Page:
Israeli surgical robotics firm Mazor Robotics yesterday reported promising financial results despite a net loss for second-quarter 2013, which ended June 30. According to CEO Ori Hadomi, “Our strong financial performance, highlighted by the revenue increase and gross margin expansion, demonstrates continued global adoption of our Renaissance systems as we ended the second quarter with 54 systems installed globally.”
Q2 revenue was $6.2 million, up from $2.9 million in Q2 2012, though the company’s year-on-year quarterly net loss increased from $1.1 million in 2012 to $4.4 million this year. Despite the increased losses, however, Mazor beat Wall Street estimates on revenue, which led to an immediate uptick in stock prices.
This revenue expansion, continuing a trend visible in the firm’s Q1 report, is attributed primarily to a year-on-year increase in U.S. revenue of 77 percent thanks to the sale of five systems (following the same sales count in Q1, as compared to three in Q2 2012), a number which includes the firm’s first U.S. follow-on order. These numbers are being interpreted as suggestive of the potential for significant ongoing U.S. growth accompanied by additional signs of “early success in AsiaPacific, including India, Vietnam, Taiwan and Australia,” with international non-U.S. revenues leaping to $1.8 million this quarter from $0.4 million the previous year. Operating losses have been attributed to large investments in sales, marketing resources, and ongoing “net financing expenses … attributed to the revaluation of the fair value of the derivative instruments granted as part of the Company’s investment agreement with Oracle Investment Management Group,” as with the company’s even larger net loss in Q1.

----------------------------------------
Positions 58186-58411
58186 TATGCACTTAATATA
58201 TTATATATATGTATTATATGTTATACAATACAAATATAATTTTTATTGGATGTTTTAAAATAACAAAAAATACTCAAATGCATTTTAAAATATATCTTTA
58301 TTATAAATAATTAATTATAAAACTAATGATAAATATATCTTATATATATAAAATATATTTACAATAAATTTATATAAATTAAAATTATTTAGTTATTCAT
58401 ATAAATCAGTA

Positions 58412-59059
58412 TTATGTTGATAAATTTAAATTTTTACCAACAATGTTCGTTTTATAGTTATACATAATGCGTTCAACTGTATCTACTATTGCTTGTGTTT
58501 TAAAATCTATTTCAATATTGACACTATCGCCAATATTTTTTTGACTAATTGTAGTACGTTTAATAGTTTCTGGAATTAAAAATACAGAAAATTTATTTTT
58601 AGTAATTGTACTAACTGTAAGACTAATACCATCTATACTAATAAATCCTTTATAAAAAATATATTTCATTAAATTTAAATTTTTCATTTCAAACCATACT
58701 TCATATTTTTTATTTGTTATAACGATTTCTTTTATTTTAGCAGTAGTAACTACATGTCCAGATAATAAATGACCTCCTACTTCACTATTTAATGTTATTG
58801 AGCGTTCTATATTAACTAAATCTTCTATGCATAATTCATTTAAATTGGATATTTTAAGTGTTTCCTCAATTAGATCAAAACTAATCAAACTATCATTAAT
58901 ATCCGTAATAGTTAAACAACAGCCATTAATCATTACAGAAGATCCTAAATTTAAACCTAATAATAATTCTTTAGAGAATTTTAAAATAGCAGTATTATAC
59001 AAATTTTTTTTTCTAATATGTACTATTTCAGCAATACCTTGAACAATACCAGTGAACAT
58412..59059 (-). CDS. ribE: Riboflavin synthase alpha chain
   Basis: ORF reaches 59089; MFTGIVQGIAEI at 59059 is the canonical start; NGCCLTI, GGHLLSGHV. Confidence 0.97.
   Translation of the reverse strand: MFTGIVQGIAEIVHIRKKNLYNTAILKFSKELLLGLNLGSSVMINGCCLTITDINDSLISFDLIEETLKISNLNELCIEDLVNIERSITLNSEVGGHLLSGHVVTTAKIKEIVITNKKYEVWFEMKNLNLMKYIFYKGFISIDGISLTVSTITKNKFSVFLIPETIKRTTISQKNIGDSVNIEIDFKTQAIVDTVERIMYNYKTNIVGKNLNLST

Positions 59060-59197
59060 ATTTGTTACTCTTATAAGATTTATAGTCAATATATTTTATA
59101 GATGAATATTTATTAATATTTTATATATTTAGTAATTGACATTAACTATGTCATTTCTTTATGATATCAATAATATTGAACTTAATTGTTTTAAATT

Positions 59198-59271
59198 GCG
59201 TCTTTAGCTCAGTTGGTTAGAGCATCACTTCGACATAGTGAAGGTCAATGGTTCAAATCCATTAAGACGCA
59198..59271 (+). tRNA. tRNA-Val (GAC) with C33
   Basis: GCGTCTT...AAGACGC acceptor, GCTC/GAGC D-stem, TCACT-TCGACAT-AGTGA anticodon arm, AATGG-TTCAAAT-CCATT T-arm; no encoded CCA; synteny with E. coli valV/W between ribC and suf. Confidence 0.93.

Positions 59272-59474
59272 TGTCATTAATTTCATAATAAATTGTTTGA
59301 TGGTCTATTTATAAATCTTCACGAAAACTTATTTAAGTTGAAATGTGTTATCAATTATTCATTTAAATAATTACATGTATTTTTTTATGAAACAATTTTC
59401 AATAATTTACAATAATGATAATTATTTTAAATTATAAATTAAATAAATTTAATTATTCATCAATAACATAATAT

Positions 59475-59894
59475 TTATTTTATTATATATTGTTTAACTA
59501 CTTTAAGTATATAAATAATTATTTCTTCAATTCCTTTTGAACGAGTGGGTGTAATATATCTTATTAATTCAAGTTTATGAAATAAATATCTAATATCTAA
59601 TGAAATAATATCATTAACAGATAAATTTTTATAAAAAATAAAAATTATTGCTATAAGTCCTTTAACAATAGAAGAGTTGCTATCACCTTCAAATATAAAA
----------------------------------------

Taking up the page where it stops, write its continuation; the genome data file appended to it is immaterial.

The market leader in surgical robotics remains Intuitive Surgical, maker of the da Vinci surgical system, which in mid-July reported Q2 revenue of $579 million with a net profit of $159 million. While this represented a year-on-year increase of 8 percent revenue, it was only a 4 percent profit jump, and a significant decline from Q1’s revenue of $611 million and net income of $189 million. This dip in Intuitive’s forward progress is likely related to the majority of Q2 occurring under the shadow of a lawsuit over a patient death following prostrate surgery, which was only decided in the robotics firm’s favor on May 23. While Intuitive saw an immediate stock uptick following the verdict, July’s report indicated ongoing investor concern over the company’s fortunes, meaning another fiscal quarter is necessary to assess the longer-term impact of the lawsuit on market confidence, as well as on the surgical robotics industry at large.
[ photo courtesy of Mazor Robotics ]